By Wesley Langat
Following prolonged droughts and insufficient pastures in Arid and Semi Arid Lands (ASAL) areas, pastoralist communities are frequently faced with acute shortage of water and pastures.
Joseph Kiptilyo, 35 years old from Mukutan village in Baringo/Lakipia West county, accompanied by his wife Esther and two children, travel for 15 kilometers daily to Kajunge dam in search of water and pastures.
Droughts and diminishing pastures in the area as a result of drastic change in weather pattern, has become a great challenge to the pastoralists.
“We don’t have anything else to do, children don’t go to school we all go out looking after the cattle as well as looking for water to drink“ Mercy said. The only water source in the area is Kajunge Dam.
“Unlike five years ago, water has become scarce; we sometimes spend five days looking for water. Some of our animals have died since we don’t have enough pastures” William regretted.
A report on Kenya Climate change Profile for 2015 shows that 28 droughts have been recorded in the past 100 years at an increasing frequency with the most severe in ASALs. In addition, the United Nation Environment Programme (UNEP) estimates that environmental vulnerability cost Kenya 40% of its GDP.
Joseph has been queuing for water with his animals for four hours. The area has not received enough rainfall for the past two years. Pokots, Turkanas and Samburus compete for little remaining grazing fields and diminishing water.
Joseph, peered into the dam holding his chin with despair with all his hope bestowed on the water in dam.“This is the only water we are relying on, if it will not rain in the next two months; it will be a big problem for us. We only hope God will bring us back the rain” he lamented.
Drastic change in climate has resulted in increased distances to water point which is the main constraint to water access for livestock. National Drought Management Authority (NDMA) Early Warning Report for September 2015 indicates that Return average grazing distance from water points to grazing areas has been increasing in the past four months to about 12 km during the reporting period compared to 9.57 km recorded in month of August.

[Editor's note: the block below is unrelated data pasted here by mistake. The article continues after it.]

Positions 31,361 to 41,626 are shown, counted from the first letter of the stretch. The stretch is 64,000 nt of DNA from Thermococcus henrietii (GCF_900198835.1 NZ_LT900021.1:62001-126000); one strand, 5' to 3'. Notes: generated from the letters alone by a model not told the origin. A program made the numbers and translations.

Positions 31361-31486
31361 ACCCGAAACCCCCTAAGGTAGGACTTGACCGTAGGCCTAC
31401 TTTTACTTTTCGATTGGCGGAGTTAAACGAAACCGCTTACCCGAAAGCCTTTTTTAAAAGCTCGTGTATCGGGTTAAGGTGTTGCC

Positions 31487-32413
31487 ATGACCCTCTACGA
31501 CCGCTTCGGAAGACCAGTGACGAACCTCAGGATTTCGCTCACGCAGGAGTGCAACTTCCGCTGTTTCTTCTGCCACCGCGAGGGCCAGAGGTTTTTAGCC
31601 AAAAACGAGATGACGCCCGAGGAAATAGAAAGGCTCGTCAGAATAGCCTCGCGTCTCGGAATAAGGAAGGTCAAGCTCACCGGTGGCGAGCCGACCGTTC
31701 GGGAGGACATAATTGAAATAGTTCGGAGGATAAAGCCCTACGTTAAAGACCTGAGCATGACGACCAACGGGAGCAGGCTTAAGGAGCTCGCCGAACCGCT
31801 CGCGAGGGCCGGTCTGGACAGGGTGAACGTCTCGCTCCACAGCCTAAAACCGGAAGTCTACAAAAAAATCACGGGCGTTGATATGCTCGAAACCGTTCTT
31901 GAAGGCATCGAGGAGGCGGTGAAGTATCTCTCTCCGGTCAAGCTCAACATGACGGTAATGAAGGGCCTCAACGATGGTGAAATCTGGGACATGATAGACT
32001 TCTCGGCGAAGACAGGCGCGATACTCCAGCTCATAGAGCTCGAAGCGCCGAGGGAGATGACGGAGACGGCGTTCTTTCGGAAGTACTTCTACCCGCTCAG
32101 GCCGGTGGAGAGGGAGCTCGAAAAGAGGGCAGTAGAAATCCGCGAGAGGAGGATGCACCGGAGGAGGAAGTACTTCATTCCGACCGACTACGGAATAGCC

The report further attributed the increase in distances to prolong dry seasons.
In Olmoran village Laikipia, most of the pastoralists who migrated into the area admits that the local climate had been changing during the last decade as a result reduced availability of water. “Unlike the past two years, water and pastures have become so scarce, we spent a lot of time looking for water and sometimes animals dies before reaching watering point, rainfall is no longer predictable,”Lopeo added.
“Looking for water has taken a lot of our herd time and its labor demanding, the little water we get is not even clean but we only drink with our animals. We are suffering,” Lopeo said.
Pastoralists livelihood is highly vulnerable to climate change to due limited water where drought have for a long time led to significant loses of animals.
However, frequent droughts caused by climate change have threatened the most important source of pastoralist livelihoods in ASALs areas.
According to Melton Kamau,Hydromete Research Assistant from Center for Training and Integrated Research in ASAL Development, (CETRAD) there is need to construct and rehabilitate the existing dams in order to increase the accessibility of water in the arid lands.
“Water dams should be constructed to help the pastoralists cover dry spell period” Melton said.
Water being one of the most important commodities in dry lands is increasingly becoming scarce due to gradual change in climate. The government has embarked on varied interventions which include sinking borehole and dams constructions in the area.
Ann Waiguru, Cabinet Secretary Ministry of Devolution and Planning during the launch of the Common Programme Framework for Ending Drought Emergencies in Kenya on November 4th 2015 pointed out that the government has put in place strategies for climate change adaptations to supporting communities in dry lands.
“I am happy to report here that the Government is laying emphasis on supporting communities to adapt to climate change. Hence both the mainstreaming of climate change adaptation into county integrated development plans and the Ending Drought Emergencies initiative are part of Kenya’s commitments towards achievement of the UNFCCC goals,” she said.